Friday 18 January 2019

Severe weather “pushing millions” into starvation

Mary Robinson during the Hunger, Nutrition, Climate ,Justice Conference which will explore the links between climate change, hunger and poor nutrition and their impact on the world’s most vulnerable communities
Mary Robinson during the Hunger, Nutrition, Climate ,Justice Conference which will explore the links between climate change, hunger and poor nutrition and their impact on the world’s most vulnerable communities

By Cormac Murphy

SEVERE weather patterns are "pushing millions" into starvation, former president Mary Robinson said, ahead of a major climate change conference at Dublin Castle.

President Michael D Higgins officially opened the two-day gathering on Hunger, Nutrition and Climate Change this morning.

The event was jointly organised by the Government and the Mary Robinson Foundation - Climate Justice.

"The links between hunger, under-nutrition and climate change are clear to see once we listen to the experiences of the poorest and most vulnerable people, who battle through unpredictable weather patterns in their struggle to feed their families. With crops destroyed, food prices surge, pushing millions into poverty and hunger," Ms Robinson said.

The conference is aiming to come up with a plan to tackle global hunger and nutrition issues caused by changing climates.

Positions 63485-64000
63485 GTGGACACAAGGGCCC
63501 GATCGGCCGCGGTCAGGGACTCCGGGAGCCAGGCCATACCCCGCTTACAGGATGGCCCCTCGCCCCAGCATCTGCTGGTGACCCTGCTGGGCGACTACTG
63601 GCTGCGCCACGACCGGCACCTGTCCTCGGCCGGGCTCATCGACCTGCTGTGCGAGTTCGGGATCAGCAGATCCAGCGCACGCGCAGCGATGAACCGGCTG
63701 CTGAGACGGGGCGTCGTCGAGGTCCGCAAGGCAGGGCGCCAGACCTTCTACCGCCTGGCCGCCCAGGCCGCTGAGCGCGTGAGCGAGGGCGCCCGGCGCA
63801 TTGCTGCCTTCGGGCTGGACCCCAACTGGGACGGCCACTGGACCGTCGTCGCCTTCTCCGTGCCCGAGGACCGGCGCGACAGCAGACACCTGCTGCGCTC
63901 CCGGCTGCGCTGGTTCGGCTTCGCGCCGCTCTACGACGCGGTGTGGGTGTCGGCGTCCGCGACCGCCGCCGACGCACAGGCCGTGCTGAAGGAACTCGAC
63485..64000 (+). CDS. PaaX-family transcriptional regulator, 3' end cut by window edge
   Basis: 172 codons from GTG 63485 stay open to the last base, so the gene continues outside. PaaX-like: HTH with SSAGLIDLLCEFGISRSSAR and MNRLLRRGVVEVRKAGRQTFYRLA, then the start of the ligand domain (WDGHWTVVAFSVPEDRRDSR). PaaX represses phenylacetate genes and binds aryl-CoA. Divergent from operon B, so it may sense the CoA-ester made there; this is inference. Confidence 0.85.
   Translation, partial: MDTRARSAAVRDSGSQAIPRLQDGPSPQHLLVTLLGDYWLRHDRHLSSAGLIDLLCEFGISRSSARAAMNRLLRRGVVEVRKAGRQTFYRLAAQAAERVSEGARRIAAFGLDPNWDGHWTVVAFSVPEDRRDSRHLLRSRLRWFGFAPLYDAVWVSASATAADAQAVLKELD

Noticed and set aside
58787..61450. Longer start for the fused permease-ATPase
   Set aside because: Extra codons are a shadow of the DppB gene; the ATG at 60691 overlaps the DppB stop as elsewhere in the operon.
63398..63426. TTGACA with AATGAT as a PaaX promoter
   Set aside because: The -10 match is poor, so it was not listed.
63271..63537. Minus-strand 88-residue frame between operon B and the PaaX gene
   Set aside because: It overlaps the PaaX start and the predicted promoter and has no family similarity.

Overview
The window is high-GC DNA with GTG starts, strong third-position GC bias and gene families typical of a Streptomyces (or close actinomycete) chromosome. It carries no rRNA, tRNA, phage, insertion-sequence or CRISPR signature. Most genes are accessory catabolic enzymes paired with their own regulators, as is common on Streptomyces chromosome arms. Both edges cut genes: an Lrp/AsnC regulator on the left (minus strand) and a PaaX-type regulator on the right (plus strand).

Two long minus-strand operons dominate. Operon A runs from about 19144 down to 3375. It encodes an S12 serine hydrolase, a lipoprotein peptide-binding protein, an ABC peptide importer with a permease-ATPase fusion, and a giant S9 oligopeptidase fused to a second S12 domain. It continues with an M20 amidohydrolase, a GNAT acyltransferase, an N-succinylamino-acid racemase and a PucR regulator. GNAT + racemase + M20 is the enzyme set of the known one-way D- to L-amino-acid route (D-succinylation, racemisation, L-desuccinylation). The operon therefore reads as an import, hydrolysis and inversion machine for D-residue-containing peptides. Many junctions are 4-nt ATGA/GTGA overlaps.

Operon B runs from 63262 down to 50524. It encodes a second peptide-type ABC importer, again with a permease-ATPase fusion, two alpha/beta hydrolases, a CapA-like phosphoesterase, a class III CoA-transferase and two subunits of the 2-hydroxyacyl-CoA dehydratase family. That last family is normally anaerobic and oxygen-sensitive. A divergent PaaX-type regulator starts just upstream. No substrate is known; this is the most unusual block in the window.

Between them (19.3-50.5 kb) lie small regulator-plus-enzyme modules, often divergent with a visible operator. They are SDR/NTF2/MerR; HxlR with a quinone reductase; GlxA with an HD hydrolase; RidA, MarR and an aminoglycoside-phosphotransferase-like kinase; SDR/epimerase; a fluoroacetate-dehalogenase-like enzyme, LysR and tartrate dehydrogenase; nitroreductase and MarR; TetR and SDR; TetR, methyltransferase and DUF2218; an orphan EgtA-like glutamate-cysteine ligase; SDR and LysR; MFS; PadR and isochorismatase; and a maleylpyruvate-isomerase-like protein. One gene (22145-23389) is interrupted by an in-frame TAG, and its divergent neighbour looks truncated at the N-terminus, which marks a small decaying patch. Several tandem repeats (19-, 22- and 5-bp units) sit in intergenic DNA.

Heads of several international organisations, such as the World Food Programme, UNICEF and the Consortium Group on International Agricultural Research, are at the event.

Former US vice president Al Gore was attending as well.

More than 100 people from communities in Africa, Asia and the Arctic Circle described how climate change is causing food shortages.

In his opening address, President Higgins highlighted Ireland's commitment to food security and improving global nutrition standards.

Ireland dedicates 20pc of the overseas aid budget to fighting hunger by improving the productivity of smallholder farmers.

Tanaiste and Foreign Affairs Minister Eamon Gilmore said, as climate change makes food more difficult to produce, "we need innovative solutions to support communities on the frontline".

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